HHS has also altered the HealthCare.gov website, removing the “Cost and Savings” tab where consumers can find information about where to find prices, if they have to pay penalties, or if they qualify for savings.

Needless to say, the Trump Administration is disregarding its responsibility to administer the Affordable Care Act and is putting significant resources into sabotaging the law through all means necessary. By quietly publishing anti-Affordable Care Act propaganda and removing vital information about the law from government websites, the Trump Administration continues to strip citizens of their rights under the ACA.

Andy Slavitt, former director of the Center for Medicare and Medicaid Services, puts it this way: “you’re not hired into the administration to decide whether you agree with the law you’re asked to execute. That’s not your job… Congress appropriates funds for you to carry out laws that they passed, not to spend those funds on activities that counteract those laws.”

Sydney Idzikowski is an MSW inter at the NC Justice Center

 

Courts & the Law, News

State Supreme Court dismisses Cooper’s request to halt already merged Elections, Ethics Board

Gov. Roy Cooper speaks at a press conference.

The state Supreme Court agreed to take on Gov. Roy Cooper’s appeal over the State Board of Elections and State Ethics Commission merger but it will not grant a temporary stay to halt the new agency from operating.

Newly elected Justice Michael Morgan wrote the order dismissing Cooper’s motion for temporary stay as moot. The court, he wrote, must preserve the status quo during the expedited consideration of the case.

“The status quo as of the date of this order is to be maintained,” Morgan wrote. “Therefore, until further order of this Court, the parties are prohibited from taking further action regarding the unimplemented portions of the act that establishes a new ‘Bipartisan State Board of Elections and Ethics Enforcement.'”

The state’s highest court on Wednesday announced it would expedite Cooper v. Berger, bypassing a review from the State Court of Appeals. The case is set for oral argument at 9:30 a.m. Aug. 28.

The lawsuit is over Senate Bill 68, which merges the functions of the State Board of Elections and State Ethics Commission, along with campaign finance and lobbying functions.

You can read the court’s order dismissing the motion for temporary stay here.

Cooper’s spokesman, Ford Porter, released the following statement after the dismissal:

“We’re pleased the Supreme Court agrees with Governor Cooper that this legal process needs to be allowed to play out and that members should not be appointed to the proposed new board while that happens. This ruling puts on hold any further actions to merge the elections and ethics boards until these critical issues get decided, and we look forward to making our case on August 28 to stop this backdoor effort to suppress voters.”

NC Budget and Tax Center, public health, Trump Administration

Warning: Last-ditch GOP effort offering $200 billion to buy votes won’t fix unfixable Senate health bill

Earlier this week we reported that the Senate GOP health “repeal without replacement” proposal would do great harm to NC, as it would double the number of uninsured in North Carolina.

Unfortunately, the latest is that in a last-ditch effort to save their bill to repeal the Affordable Care Act (ACA), Senate Republican leaders are reportedly offering $200 billion to win the votes of senators from states that expanded Medicaid under the ACA.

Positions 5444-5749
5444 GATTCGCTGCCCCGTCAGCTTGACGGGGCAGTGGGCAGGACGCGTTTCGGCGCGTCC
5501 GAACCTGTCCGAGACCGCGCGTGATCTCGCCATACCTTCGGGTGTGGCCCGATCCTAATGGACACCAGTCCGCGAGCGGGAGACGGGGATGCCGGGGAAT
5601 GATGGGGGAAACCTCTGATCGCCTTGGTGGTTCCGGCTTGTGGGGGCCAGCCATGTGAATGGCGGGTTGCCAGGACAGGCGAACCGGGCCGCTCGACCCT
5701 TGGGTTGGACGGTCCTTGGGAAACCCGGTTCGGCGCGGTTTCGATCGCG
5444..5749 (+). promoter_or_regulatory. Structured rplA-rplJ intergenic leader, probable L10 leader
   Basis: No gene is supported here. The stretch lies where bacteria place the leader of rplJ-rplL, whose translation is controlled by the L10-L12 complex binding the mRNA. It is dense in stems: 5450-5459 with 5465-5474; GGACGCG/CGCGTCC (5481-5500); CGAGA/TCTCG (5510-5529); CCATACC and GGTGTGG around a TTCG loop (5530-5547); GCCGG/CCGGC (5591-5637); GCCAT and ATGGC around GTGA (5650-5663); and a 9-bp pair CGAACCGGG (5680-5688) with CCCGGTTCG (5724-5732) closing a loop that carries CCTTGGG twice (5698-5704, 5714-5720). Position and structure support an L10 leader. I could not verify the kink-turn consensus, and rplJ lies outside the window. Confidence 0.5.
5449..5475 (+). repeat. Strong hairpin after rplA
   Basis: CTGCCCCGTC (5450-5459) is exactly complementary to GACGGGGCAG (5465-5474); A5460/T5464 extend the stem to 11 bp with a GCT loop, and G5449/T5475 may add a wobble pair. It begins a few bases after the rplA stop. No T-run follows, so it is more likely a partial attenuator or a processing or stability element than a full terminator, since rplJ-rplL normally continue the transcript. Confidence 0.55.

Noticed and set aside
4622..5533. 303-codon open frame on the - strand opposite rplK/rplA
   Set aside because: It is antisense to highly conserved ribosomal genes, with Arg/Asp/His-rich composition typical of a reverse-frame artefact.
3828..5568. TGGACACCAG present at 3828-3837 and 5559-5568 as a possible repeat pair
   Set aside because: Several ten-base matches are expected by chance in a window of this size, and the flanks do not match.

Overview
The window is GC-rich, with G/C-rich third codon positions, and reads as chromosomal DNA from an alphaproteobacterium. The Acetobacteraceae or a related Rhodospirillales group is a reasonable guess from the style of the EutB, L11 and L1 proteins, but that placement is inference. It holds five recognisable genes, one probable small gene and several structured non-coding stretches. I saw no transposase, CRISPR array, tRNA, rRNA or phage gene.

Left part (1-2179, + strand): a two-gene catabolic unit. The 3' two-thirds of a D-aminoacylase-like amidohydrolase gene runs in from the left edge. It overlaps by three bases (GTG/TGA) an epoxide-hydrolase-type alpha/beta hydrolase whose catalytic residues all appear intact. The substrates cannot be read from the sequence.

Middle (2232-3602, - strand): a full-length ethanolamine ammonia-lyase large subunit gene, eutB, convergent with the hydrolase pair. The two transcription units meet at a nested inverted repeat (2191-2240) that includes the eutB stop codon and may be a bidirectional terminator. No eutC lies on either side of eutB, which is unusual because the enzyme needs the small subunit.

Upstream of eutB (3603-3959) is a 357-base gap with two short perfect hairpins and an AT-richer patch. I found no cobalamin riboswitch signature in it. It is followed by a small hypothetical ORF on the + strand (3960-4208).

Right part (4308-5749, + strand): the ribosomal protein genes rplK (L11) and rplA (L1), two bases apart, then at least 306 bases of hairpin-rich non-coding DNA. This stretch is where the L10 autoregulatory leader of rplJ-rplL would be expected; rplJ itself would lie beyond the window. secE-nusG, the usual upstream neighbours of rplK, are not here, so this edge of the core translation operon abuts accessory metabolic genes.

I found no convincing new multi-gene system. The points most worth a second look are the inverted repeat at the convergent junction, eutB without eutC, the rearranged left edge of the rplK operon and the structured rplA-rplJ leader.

Here’s a brief explanation from the Center on Budget and Policy Priorities:

“This new fund would presumably supplement private coverage for those who gained Medicaid coverage under the expansion but would lose it under the Senate bill.  No senator should fall for it. While $200 billion seems like a lot of money, it’s only 17 percent of the bill’s $1.2 trillion in cuts: $756 billion from Medicaid and $427 billion from subsidies to help low- and moderate-income people buy coverage in the individual market.”

Overall, it is clear that this additional money would do nothing to fix the major and fundamental problems that the bill would create:

  • It would do nothing to offset the Medicaid cuts resulting from the per capita cap, which would affect children, seniors, and people with disabilities in all states.  These cuts would shift ever-increasing costs to states, forcing the states to respond by making ever-deepening cuts in eligibility, benefits, and provider payments.
  • It would do nothing to address the bill’s harm to people with private coverage, including the loss of coverage for millions of people (due largely to sharp cuts in marketplace subsidies), increased costs for those who stay covered, and the loss of access to health care for millions with pre-existing conditions.
  • It would do nothing to address the fact that millions of lower-income marketplace consumers in non-expansion states (like North Carolina) would see their deductibles jump many thousands of dollars under the Senate bill.

No one should be fooled:  The reported $200 billion cannot fix this bill, and does not come close to undoing coverage cuts.

Here’s what would really help, as we stated earlier this week:

“Based on the facts, it is clear that NC’s two U.S. senators should support the idea of starting from scratch with a different, bipartisan approach that leaves Medicaid aside and focus on making real improvements to marketplace stability and affordability.”

Luis A. Toledo is a Public Policy Analyst for the Budget & Tax Center, a project of the North Carolina Justice Center.